32. 32. Looking into the future  Greece needs a new growth model.  For sustainable growth, the new model needs to be based on robust investments – rather than on consumption and borrowing, which was the case until today!  Broad social and political consensus have to be ensured, so as to allow Greece to consistently plan and implement a new strategy, and to guarantee the long-term prosperity of the country.  The Greek society must also realise the need to change mentality, as well as to support the structural reforms (for which there is broad consensus).
  33. 33. Annex: Latest developments Performance in 2013 better than expected: • -3.9% GDP growth compared to expected -4.2%; • 0.7% GDP surplus in the Current Account compared to an expected -0.8%; • Unemployment rate has been declining over the last three months of the year, after more than three years of constant increases; • General Government balance -3.2% of GDP compared to a target of -4.1%; • General Government primary surplus 0.8% of GDP compared to a target of 0%; • 10-year bond yields declined by 298 bps in 2013; • €6 bn. of public sector expenditure and tax refund arrears to private enterprises and households cleared.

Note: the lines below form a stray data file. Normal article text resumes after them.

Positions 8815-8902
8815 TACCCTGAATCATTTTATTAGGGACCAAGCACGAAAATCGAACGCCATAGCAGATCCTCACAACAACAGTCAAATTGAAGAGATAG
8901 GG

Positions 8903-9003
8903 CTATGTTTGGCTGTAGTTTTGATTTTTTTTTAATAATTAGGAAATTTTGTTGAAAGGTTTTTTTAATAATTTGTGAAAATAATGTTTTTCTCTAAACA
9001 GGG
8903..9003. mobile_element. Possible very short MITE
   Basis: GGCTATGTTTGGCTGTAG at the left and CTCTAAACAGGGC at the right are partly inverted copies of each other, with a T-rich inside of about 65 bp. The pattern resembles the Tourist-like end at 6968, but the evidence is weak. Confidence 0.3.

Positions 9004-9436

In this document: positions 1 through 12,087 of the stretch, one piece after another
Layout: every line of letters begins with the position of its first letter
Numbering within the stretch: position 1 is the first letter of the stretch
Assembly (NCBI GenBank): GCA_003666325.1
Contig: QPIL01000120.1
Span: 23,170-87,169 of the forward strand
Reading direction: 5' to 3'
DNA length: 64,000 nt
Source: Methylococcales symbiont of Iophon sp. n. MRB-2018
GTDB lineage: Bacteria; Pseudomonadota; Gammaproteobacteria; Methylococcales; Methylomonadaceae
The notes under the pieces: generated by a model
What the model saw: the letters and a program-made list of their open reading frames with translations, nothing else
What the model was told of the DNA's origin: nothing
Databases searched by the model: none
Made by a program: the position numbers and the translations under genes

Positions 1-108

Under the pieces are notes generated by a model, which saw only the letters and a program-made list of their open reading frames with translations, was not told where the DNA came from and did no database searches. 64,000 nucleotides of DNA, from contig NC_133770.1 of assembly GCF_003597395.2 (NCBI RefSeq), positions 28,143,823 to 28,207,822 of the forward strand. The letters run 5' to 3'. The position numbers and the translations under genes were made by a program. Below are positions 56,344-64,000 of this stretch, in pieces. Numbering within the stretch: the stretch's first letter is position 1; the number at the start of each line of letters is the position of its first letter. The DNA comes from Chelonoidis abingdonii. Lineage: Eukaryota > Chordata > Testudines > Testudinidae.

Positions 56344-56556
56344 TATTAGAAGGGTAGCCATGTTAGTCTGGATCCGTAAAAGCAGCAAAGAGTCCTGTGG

34. 34. Annex: Latest developments Performance in 2014 is also promising: • -0.3% GDP growth in Q2 2014 compared to -4.0% in Q2 2013; • € 567 million Current Account surplus in Jan-July 2014, compared to € 398 mn. in Jan-July 2013; • Unemployment rate remains on a decreasing path (2.4 p.p. cumulative decline since peak); • GG deficit -0.8 bn Euros in Jan-July 2014, compared to -2.7 bn Eurosin Jan-July 2013; • GG primary surplus € 3.2 bn in Jan-July 2014, compared to € 1.7 bn in Jan-July 2013; • 10-year bond yields declined further by 255 bps; • In April, i.e. four years after having no access to the international capital markets, the Greek sovereign raised €3 billion at a coupon rate of 4.75%, through the sale of 5-year bonds that was almost seven times oversubscribed; • Further issuance of €1.5 bn in 3-yr paper in July (3.38% coupon), plus another €1.7 bn (5- yr and 3-yr) in exchange for T-bills in September; • In Q1 2014, the four systemic banks raised additional capital worth € 8.5 bn., comfortably in excess of the needs identified by the supervisor (€ 6.4 bn.), whereas two of them have issued medium-term bonds for the first time since 2009, in order to boost their liquidity.